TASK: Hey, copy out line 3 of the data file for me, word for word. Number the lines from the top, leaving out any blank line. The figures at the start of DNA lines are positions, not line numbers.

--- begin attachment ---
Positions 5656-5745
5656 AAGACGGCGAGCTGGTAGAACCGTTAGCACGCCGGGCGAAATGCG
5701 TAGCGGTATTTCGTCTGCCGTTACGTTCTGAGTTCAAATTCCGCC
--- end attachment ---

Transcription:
5701 TAGCGGTATTTCGTCTGCCGTTACGTTCTGAGTTCAAATTCCGCC